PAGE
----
Your characters in this novel, especially Ruby, are very forgiving. For instance, Ruby’s best friend Lucy is quite self-centered, but Ruby never says a word about it. Do you think forgiveness is important to write about in books for middle-graders?

I do. And in some ways, Ruby is trying to forgive herself. If Ruby can come to the conclusion that she can forgive her friend then she can do what she needs to do – forgive herself.

You alternate chapters between the present and the past, and from one character’s point of view to another. Was this the way you set out to write the book, or is this the way you found it best to tell Ruby’s story?

Since I never know what I’m writing about when I start a story, it’s usually a word or a phrase that comes first, but this one was different for me because I got the image of the girl at the parade first. Parades are really weird things. Most time in our lives we are the ones who walk through a town, but in a parade, the town walks through us. By writing in different voices, [I let] readers see that other people in the town have thoughts about what’s going on.

In the story, the town’s history is based on a legend of a man who put doughnuts on the spokes of the boat’s wheel during a storm to keep them from rolling away. In your author notes, you mention that the story of the doughnuts comes from a story you heard about a Maine sailor who rescued his doughnuts in a similar fashion to Captain Bunning. When did you first hear this story?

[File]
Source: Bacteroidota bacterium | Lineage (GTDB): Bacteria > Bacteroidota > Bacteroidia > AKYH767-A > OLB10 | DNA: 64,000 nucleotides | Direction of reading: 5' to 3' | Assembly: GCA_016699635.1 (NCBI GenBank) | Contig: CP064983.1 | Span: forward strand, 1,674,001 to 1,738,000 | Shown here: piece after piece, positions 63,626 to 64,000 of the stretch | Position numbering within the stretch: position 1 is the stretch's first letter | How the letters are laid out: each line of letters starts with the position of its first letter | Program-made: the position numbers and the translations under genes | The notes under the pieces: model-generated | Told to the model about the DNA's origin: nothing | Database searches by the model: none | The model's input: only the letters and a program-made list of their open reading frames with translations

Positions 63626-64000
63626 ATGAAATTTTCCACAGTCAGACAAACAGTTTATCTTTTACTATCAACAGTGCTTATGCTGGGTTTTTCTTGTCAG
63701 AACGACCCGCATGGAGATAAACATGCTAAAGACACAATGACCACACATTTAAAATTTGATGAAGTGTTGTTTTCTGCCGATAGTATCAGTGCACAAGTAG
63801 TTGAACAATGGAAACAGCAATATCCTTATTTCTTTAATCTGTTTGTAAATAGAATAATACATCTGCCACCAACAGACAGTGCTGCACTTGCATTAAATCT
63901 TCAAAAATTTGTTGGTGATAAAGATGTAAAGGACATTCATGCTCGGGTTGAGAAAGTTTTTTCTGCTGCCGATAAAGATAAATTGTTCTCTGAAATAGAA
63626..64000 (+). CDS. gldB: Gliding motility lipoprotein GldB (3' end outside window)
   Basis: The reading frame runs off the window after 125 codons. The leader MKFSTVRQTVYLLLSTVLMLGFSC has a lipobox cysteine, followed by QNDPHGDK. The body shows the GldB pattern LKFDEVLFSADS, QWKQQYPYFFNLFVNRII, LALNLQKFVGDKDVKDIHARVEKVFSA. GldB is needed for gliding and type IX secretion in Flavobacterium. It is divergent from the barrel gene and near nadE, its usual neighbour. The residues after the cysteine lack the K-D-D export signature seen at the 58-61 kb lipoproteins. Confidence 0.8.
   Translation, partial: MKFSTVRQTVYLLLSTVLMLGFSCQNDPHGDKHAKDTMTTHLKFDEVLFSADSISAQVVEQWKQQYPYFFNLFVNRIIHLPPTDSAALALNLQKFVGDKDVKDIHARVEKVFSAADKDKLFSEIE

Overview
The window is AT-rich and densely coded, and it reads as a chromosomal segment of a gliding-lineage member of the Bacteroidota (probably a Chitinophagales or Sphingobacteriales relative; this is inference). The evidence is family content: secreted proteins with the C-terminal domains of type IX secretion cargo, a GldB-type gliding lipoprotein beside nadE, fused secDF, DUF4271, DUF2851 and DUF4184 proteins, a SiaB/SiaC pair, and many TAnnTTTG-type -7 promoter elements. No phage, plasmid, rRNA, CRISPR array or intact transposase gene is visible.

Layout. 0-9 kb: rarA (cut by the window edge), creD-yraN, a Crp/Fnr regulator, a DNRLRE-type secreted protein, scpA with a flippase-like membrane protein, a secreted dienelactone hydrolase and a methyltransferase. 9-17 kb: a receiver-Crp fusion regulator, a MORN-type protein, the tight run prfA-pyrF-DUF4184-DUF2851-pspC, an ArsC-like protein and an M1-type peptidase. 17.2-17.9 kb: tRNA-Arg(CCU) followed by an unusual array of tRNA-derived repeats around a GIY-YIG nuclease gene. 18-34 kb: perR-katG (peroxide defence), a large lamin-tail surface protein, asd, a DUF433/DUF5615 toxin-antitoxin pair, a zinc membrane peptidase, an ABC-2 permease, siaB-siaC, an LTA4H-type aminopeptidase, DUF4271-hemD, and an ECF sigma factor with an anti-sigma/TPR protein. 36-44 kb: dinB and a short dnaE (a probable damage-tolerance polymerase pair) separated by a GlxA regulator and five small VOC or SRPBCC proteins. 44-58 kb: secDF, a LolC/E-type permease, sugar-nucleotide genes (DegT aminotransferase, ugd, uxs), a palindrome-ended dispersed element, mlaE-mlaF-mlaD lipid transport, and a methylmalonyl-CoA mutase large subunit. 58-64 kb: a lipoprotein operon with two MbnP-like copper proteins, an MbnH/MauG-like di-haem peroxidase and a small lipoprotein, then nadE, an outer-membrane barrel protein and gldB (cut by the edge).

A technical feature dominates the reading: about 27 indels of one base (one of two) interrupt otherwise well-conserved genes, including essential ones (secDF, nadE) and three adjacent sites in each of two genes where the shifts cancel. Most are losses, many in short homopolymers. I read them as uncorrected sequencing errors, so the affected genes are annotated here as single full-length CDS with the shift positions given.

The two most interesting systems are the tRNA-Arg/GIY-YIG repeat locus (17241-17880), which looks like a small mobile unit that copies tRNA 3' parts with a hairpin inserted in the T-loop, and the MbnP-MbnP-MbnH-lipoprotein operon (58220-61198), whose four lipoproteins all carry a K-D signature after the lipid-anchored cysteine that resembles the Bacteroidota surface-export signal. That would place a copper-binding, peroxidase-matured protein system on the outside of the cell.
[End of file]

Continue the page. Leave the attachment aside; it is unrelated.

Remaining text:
I don’t remember the first time I read the story, but in my head I pictured the Gorton Fisherman with doughnuts on the spokes of his wheel. When I was writing the first chapter of the book, all these circles kept coming up and then I remembered the story about doughnuts.

Also, I like the way we try to explain things to ourselves with myths and legends, or try and see how we all belong to something. The legend of Captain Bunning and his doughnuts is something that has power, and even though it’s a story about doughnuts, it has a sense of legend that people can unite themselves around.

With your character Nero DeNiro, you make the point that we aren’t able to choose our names, but rather an adult gives us them and we have to live with them. Did you wish you had a different name growing up?

I wanted to be named Judy Coins. When I was younger and I played games, I would always be Judy Coins. It’s so unfair that the thing by which everyone will understand you first is something you don’t get to pick!

Wishes play an important part in the book. What do you think is the allure of wishes for kids? Do you think it’s the potential of it all?

I do think it’s the mystery and potential. It’s also that the great frustration of being a kid is that so many things are out of your control. There’s the idea that if your wish came true, you might be able to control or change something.